Does your app contain, display or access third-party content?

Apple have recently added a new question into the iTunes Connect flow when submitting a new app, or an update to an existing app.

"Does your app contain, display or access third-party content?"

If you answer "No", you can continue with the submission, if you answer "Yes" you are asked a further question, "Do you have all necessary rights to that content or are you otherwise permitted to use it under the laws of each App Store territory in which your app is available (for example, fair use).

If you answer "Yes", you can continue, if you answer "No" you are shown a warning, and a link to the trademarks section of the App Store Guidelines.

This doesn't appear to be any new policy on Apple's part, but we can guess that Apple is planning to enforce the guidelines more strictly in future, in particular guideline 8.5:

8.5 Apps may not use protected third party material such as trademarks, copyrights, patents or violate 3rd party terms of use. Authorization to use such material must be provided upon request.

This seems most likely to affect apps which use the brand names or logos of other companies, for example apps which show fashion products, sports teams, TV network logos, etc. Be prepared to submit written documentation that you have the right to show such content, even in the past Apple has not rigorously required this.

Customizing individual share services in a ShareActionProvider on Android

In theory, sharing on Android is simple. Because of the system of Intents, you can prepare your shareable content, like an image, or text, and then easily show a list of installed apps which are able to handle this type of content. For example, if you’re sharing a photo, apps like Instagram, Twitter and the Gallery app will be available in the list. No additional coding is required for each sharing service!

  1. Intent i=new Intent(android.content.Intent.ACTION_SEND);
  2. i.setType("text/plain");
  3. i.putExtra(android.content.Intent.EXTRA_SUBJECT,"My cool app");
  4. i.putExtra(android.content.Intent.EXTRA_TEXT, "Here’s some content to share");
  5. startActivity(Intent.createChooser(i,"Share"));

But what if you want to customise the content depending on the chosen service? For example, if the user chooses Twitter you might want to shorten the text you’re sharing. Facebook on Android also has a long-running bug that means it won’t share text/plain content shared via an Intent… it only works for links.

Perhaps we’d like to use some different logic when our user clicks Facebook, for example using the Facebook Android SDK we could invoke an Open Graph sharing dialog.

Unfortunately, this is not easy. If you’ve followed the Android tutorial on adding an easy share action to the action bar then you’ll have a ShareActionProvider which creates a share button and dropdown for your action bar.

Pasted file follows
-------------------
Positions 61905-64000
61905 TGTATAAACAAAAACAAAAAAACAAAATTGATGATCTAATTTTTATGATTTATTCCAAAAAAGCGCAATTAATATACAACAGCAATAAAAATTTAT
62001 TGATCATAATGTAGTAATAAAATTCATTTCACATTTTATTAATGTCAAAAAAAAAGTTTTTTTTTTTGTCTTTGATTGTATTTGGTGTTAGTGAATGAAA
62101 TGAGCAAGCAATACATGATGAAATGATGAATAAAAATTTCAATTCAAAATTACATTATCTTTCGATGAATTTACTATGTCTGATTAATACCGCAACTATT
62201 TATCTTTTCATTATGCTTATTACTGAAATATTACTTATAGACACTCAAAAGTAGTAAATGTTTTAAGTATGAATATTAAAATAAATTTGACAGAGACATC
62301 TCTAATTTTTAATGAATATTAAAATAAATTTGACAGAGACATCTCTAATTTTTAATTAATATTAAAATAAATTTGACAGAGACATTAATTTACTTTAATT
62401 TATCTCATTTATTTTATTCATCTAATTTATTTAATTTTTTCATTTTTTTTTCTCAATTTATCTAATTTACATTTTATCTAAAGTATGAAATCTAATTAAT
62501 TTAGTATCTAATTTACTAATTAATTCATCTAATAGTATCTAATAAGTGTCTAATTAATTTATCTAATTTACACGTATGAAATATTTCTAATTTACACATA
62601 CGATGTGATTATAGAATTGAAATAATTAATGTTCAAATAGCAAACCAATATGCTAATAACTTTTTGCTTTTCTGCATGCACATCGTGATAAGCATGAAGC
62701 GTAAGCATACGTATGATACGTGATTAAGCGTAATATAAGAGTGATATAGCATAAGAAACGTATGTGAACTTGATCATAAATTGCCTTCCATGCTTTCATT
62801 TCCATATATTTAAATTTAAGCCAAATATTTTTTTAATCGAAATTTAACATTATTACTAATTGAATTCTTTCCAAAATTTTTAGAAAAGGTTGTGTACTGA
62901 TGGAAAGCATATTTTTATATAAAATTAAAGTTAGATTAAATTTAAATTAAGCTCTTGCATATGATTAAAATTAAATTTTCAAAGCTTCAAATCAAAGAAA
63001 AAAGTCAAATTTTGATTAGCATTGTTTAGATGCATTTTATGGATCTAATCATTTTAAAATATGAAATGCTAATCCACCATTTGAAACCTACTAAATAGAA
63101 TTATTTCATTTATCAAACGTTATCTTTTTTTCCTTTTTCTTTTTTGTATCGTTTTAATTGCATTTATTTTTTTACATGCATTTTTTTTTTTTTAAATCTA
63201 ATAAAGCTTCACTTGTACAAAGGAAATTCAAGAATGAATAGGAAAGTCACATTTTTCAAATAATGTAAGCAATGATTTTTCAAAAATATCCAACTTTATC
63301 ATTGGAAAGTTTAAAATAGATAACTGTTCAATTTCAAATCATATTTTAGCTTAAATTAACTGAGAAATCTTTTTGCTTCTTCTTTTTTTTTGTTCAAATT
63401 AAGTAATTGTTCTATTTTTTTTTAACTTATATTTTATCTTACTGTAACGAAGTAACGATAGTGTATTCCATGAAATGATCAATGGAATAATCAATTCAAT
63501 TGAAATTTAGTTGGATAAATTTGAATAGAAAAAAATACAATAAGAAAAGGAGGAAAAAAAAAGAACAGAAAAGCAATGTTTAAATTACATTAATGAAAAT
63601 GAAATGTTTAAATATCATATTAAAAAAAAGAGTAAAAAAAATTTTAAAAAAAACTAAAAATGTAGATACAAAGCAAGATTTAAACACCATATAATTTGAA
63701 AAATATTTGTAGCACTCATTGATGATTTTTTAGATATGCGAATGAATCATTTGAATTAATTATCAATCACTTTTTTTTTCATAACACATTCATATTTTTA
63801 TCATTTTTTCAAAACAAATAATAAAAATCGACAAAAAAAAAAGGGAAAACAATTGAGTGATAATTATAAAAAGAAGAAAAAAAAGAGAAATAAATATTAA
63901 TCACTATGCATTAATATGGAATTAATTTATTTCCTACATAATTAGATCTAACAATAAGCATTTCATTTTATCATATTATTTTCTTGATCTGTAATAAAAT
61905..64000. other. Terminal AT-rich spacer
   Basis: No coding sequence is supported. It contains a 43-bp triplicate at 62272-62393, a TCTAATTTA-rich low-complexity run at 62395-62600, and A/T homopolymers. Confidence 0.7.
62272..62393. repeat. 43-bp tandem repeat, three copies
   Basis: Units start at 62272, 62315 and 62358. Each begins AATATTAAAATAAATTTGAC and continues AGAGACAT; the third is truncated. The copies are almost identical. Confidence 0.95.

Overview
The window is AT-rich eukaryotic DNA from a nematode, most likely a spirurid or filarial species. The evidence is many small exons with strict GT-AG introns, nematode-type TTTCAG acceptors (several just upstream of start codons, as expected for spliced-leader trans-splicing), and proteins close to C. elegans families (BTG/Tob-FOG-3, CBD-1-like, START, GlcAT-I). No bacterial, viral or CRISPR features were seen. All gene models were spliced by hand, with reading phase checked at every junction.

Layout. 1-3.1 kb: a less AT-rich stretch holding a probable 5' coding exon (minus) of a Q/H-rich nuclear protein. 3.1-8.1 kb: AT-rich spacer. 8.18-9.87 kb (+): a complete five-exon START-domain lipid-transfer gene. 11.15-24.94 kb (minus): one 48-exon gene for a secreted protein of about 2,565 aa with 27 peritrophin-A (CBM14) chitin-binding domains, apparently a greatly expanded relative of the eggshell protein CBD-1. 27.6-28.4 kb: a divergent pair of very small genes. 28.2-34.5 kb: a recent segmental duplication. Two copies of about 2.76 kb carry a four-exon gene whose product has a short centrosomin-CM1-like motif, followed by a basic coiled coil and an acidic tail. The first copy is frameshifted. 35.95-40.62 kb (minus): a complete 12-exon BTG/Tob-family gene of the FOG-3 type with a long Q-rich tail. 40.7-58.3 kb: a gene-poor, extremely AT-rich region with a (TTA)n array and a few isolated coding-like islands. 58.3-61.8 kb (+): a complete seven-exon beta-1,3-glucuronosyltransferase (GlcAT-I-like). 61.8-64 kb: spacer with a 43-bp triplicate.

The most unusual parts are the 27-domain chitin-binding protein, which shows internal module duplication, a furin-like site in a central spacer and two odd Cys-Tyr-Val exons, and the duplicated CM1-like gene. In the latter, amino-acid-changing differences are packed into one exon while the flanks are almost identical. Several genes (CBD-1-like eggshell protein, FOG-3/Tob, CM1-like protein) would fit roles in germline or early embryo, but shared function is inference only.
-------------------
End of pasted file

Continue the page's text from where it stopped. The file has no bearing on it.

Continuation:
The documentation is rather contradictory about whether you can customise ShareActionProvider’s behaviour. There’s a promising looking listener called setOnShareTargetSelectedListener, described here:

Sets a listener to be notified when a share target has been selected. The listener can optionally decide to handle the selection and not rely on the default behaviour which is to launch the activity.

So we might think to check the type of the intent in the listener, and run some custom behaviour for certain share types.

However the documentation goes on to say that

"Modifying the intent is not permitted and any changes to the latter will be ignored. You should not handle the intent here. This callback aims to notify the client that a sharing is being performed, so the client can update the UI if necessary."

The return result is ignored. Always return false for consistency.

It turns out if we try to add some custom code in setOnShareTargetSelectedListener, the custom code is run, but the standard share intent is also launched :(

Luckily since Android is open source, we can dig around in the source code to find out what’s going on.

Here’s the source code for the ShareActionProvider class in the v7 support library on Github.

Notice the class at the bottom ShareActivityChooserModelPolicy, which calls the listener, but then returns false regardless. Returning true from this method would allow us to handle the intent, without invoking the default behaviour.

  1. private class ShareActivityChooserModelPolicy implements OnChooseActivityListener {
  2. @Override
  3. public boolean onChooseActivity(ActivityChooserModel host, Intent intent) {
  4. if (mOnShareTargetSelectedListener != null) {
  5. mOnShareTargetSelectedListener.onShareTargetSelected(ShareActionProvider.this,intent);
  6. }
  7. return false;
  8. }
  9. }

We can’t easily subclass ShareActionProvider to override this behaviour, but what we can do is make a complete copy of the class and implement our own custom behaviour!

Copy the entire source file into your app, changing the package declaration at the top, and optionally the class name, for example to RDShareActionProvider.

Implement a new listener

  2. private OnShareListener mOnShareListener; //also need to add getter and setter
  4. public interface OnShareListener {
  5. /**
  6. * Called when a share target has been selected. The client can
  7. * decide whether to perform some action before the sharing is
  8. * actually performed OR handle the action itself.
* * @param source The source of the notification. * @param intent The intent for launching the chosen share target. * @return Return true if you have handled the intent. */ public boolean willHandleShareTarget(RDShareActionProvider source, Intent intent); }

Time to re-implement the ShareActivityChooserModelPolicy using our new more powerful callback.

  2. private class ShareActivityChooserModelPolicy implements OnChooseActivityListener {
  3. @Override